• It is important to discuss all aspects of sexual behavior including kissing, foreplay, oral sex, anal sex as well as possible aspects of sexual intercourse. There are many children in middle school, for example, who engage in oral sex but do not understand that one can get a sexually transmitted disease this way.

    • It is my opinion that parents should teach their children assertiveness when it comes to sexuality. Teach them that they have the right to say no to anything which hurts them either physically or emotionally. Many children and teens are bullied into having sexual relations because they don't understand that they have rights over their own body. Make your child feel safe to come to you if there was ever a problem. There are children and teens who will keep molestation or forced sex a secret because they feel ashamed despite the fact that they are a victim. Let your child know that such secrets should never be kept from you.

    • Keep the discussion simple and on-going. You won't be able to cover everything in just one talk nor should you. Your child can only take in so much information. Be prepared for follow up conversations. Make sure your child has the opportunity to ask questions.

    • In my experience of answering questions for this site I have found the one theme which keeps coming repeatedly for our young readers is how one does or does not get pregnant. I have written an article on this very topic, entitled "The Misconceptions about Conception" which you may refer to in your discussion with your child or teen.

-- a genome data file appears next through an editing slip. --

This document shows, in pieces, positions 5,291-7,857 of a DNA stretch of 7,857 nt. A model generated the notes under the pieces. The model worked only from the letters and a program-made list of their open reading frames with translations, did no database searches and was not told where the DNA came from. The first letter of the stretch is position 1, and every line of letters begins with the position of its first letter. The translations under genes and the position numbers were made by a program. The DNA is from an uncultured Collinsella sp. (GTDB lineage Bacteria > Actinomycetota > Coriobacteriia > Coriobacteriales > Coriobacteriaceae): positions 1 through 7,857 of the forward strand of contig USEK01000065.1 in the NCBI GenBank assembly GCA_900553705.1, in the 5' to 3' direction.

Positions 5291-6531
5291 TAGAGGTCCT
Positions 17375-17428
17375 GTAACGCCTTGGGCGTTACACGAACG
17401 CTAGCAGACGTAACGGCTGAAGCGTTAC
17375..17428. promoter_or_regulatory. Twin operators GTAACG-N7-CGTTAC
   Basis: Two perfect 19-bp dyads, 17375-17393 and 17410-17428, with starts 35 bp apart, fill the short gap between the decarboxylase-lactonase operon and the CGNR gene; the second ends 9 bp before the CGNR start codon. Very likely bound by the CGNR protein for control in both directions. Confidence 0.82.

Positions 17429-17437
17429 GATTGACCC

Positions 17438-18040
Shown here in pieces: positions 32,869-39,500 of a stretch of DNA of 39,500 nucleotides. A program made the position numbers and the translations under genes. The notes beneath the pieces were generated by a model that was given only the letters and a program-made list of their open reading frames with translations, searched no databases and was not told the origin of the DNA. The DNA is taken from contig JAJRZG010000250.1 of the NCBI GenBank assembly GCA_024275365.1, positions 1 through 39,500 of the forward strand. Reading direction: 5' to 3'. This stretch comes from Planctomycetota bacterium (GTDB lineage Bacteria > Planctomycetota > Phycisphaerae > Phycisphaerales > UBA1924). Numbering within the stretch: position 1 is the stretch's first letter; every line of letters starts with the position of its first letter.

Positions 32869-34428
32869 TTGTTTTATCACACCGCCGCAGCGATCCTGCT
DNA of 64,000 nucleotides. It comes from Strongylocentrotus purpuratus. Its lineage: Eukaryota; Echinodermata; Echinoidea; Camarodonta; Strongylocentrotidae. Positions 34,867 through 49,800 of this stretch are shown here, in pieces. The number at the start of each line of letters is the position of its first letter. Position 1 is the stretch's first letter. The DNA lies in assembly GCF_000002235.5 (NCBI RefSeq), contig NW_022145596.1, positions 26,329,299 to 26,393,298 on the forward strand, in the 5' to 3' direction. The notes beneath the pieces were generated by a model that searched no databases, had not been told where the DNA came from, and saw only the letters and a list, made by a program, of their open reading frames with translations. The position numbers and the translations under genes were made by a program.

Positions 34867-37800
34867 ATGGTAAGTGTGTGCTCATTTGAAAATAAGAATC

• Other topics of discussion may include: The female and male anatomy and reproduction, how to prevent getting a sexually transmitted disease, birth control methods, and/or sexual orientation. With girls in particular you will want to talk about menstruation and how her cycle works.

     

    • There are many teens that come to this site and have medical issues which need attention and they tell me they cannot see a doctor. It is my opinion that it is imperative for parents to get their children proper medical care and especially pertaining to sexual health. Your children of both sexes need the care of a pediatrician or general practitioner and your girls will eventually need to see a gynecologist.

      When is the right time for a girl to be seen by a gynecologist?  The American College of Obstetricians and Gynecologists believe that young women should have their first visit with a gynecologist or nurse practitioner between the ages of 13 and 15 simply to talk, if nothing else.  There are many things which can go wrong which have nothing to do with sexual intercourse but may impact on your daughter's health such as menstrual irregularities or hormonal problems.   You want to be aware of any medical problems or issues before they arise.  Likewise, you don't want your children to live in fear of going to the doctor until some emergency puts their health at risk. 

     

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    I hope that this list has been helpful to the parents out there.  I know it can seem awkward and uncomfortable to talk about sex with your kids.  What is worse than feeling uncomfortable?  Having your daughter come home and say she is pregnant or having your son tell you he has gotten an STD because they didn't know any better would be way worse in my opinion.  So get to talking!  Information is power.  Give your children the best chance to navigate life by giving them the tools they need to make responsible and informed choices.

     

     

Published On: July 27, 2009